If Fortuna had not been so fickle, so remiss in the proper arranging of things, and our roles had been reversed—if I had had my way—would I be lying in your grave? Or would the course of history have been changed? How is it conceivable that your illustrious husband, whose attention I craved, wastes away in a French prison with only a copy of
The Divine Comedy
and a pet dwarf to give him solace? Wouldn’t you love to know whose face he tries to conjure as he falls asleep on his lice-ridden bed of straw—which sister? Which mistress? Poor Ludovico. He doesn’t even have Magistro Leonardo’s images of his lovers to console him now.
My own match of wills with Leonardo has continued. I wonder if you haven’t reached out from the grave, Beatrice, to meddle with my ambitions. Without your interference, and with the power I hold over his new patron, I should have concluded my business with Leonardo by now. I have pledges from the artist himself, but you know what a promise from Leonardo is worth. Sometimes I think he is the most adept player of us all. And yet, there are whispers that I might receive satisfaction from him on this very evening. Wouldn’t that be lovely, my sister? Then, you and I might both rest.
The bell in the tower rings the five o’clock hour. I would love to stay with you past the twilight time. I remember that you do not like to be left alone in the dark. But I must go dress for yet another of King Louis’s balls, where we shall all convene in the very rooms where you once lived, in the service of the new master, carefully avoiding any mention of the past—including yourself. Adieu, my love. Remember how we hated to speak the French language? One must speak it all the time now.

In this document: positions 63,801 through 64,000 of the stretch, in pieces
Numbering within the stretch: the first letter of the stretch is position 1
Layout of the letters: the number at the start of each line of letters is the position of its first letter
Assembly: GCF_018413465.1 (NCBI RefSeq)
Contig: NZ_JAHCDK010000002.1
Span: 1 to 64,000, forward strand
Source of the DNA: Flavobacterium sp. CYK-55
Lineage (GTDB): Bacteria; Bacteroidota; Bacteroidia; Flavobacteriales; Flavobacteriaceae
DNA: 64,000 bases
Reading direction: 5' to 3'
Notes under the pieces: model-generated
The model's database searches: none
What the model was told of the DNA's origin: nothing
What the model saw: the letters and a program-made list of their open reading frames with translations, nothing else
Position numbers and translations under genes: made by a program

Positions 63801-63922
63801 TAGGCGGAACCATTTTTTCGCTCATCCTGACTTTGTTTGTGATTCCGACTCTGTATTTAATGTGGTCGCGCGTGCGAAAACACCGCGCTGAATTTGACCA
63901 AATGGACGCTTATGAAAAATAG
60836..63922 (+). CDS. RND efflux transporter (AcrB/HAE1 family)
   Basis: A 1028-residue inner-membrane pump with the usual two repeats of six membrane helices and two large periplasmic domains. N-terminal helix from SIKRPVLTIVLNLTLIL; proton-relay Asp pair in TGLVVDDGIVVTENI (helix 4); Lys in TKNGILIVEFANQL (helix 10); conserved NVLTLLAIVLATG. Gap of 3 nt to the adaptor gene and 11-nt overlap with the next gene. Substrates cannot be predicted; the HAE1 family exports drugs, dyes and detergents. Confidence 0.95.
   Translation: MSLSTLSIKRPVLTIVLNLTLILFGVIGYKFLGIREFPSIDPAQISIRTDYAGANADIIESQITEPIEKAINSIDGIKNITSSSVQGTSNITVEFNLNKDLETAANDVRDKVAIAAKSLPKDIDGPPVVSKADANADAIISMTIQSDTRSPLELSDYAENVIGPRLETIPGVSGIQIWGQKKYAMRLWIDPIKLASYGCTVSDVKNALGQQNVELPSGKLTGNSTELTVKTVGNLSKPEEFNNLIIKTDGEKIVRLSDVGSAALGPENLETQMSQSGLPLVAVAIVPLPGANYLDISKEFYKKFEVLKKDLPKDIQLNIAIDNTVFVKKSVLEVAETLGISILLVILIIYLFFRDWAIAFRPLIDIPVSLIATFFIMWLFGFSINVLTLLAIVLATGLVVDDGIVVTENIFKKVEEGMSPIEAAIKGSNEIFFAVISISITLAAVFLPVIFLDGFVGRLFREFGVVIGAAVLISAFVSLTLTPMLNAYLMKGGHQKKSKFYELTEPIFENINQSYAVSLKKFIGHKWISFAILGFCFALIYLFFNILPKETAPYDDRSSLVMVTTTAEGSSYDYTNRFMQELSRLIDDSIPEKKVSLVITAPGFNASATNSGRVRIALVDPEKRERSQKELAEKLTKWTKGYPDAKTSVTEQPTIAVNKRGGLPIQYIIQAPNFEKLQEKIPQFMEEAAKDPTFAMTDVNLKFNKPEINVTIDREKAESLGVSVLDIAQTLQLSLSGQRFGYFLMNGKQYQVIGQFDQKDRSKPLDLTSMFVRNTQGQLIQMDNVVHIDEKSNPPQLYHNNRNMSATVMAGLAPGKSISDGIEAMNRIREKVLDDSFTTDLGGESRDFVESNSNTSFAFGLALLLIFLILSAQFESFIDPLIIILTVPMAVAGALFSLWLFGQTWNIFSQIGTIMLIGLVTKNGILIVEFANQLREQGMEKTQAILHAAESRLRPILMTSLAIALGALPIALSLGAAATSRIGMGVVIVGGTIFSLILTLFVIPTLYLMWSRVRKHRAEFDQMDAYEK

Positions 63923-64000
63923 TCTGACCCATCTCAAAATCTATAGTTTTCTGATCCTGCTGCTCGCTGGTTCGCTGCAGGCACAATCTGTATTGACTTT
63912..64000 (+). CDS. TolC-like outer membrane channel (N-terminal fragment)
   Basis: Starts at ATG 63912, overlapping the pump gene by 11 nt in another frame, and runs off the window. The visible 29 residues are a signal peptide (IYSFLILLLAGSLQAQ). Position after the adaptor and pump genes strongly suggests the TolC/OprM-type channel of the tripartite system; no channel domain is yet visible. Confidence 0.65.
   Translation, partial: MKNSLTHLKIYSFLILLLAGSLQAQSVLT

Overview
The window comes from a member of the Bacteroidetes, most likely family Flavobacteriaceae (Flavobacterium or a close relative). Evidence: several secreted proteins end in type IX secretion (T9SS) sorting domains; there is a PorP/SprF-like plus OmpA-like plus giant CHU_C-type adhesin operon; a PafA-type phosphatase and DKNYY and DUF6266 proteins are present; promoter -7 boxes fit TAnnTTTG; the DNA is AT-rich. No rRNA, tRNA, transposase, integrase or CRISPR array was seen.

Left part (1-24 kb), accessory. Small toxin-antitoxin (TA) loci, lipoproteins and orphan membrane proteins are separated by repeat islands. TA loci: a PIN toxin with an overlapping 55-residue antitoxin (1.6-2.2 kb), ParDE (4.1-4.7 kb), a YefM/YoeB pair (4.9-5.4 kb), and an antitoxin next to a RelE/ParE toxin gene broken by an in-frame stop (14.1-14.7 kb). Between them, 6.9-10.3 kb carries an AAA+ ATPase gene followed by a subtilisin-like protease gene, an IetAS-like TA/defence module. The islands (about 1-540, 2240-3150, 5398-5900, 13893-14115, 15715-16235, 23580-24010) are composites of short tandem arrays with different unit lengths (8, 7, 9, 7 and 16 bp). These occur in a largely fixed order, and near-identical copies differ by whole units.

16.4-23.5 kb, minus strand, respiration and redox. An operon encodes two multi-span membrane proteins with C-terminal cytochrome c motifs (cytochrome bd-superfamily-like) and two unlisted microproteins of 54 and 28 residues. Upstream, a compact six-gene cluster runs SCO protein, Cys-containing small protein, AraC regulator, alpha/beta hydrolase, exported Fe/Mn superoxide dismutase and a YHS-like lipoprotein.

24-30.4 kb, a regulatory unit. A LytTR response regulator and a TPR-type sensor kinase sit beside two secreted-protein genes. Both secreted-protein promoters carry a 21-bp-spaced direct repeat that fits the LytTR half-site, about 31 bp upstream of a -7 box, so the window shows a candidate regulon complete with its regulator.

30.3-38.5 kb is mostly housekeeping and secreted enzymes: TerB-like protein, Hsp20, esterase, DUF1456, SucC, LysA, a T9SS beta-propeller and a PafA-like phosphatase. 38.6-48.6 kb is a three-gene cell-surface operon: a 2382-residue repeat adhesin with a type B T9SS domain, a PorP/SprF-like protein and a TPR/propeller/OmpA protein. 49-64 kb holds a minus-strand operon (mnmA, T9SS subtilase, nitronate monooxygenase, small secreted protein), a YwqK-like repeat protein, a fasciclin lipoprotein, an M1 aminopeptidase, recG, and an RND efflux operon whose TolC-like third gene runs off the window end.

The bells have stopped chiming, and Isabella imagines that her attendants grow impatient with the visit. Still, she finds that she does not wish to leave. She stands, caressing Beatrice’s peaceful visage one more time, touching her stony locks, and nestling a warm cheek against her sister’s cold, chiseled one.
Beatrice, Beatrice, it’s not that I didn’t love you. You were like the swans in your pond—born awkward and ugly, maturing into beauty, bringing magic into the world, and singing at the hour of your death. You mythical creature, who on earth or above could not have loved you? It’s just that for so long, I imagined that you had stolen my Destiny, when all the while, unbeknownst to us, you were preserving it for me.
X * FORTUNA (CHANCE)
FROM THE NOTEBOOK OF LEONARDO:
When Fortune comes, seize her firmly at the forelock, for I tell you, she is bald at the back.
IN THE YEAR 1489; IN THE CITY OF FERRARA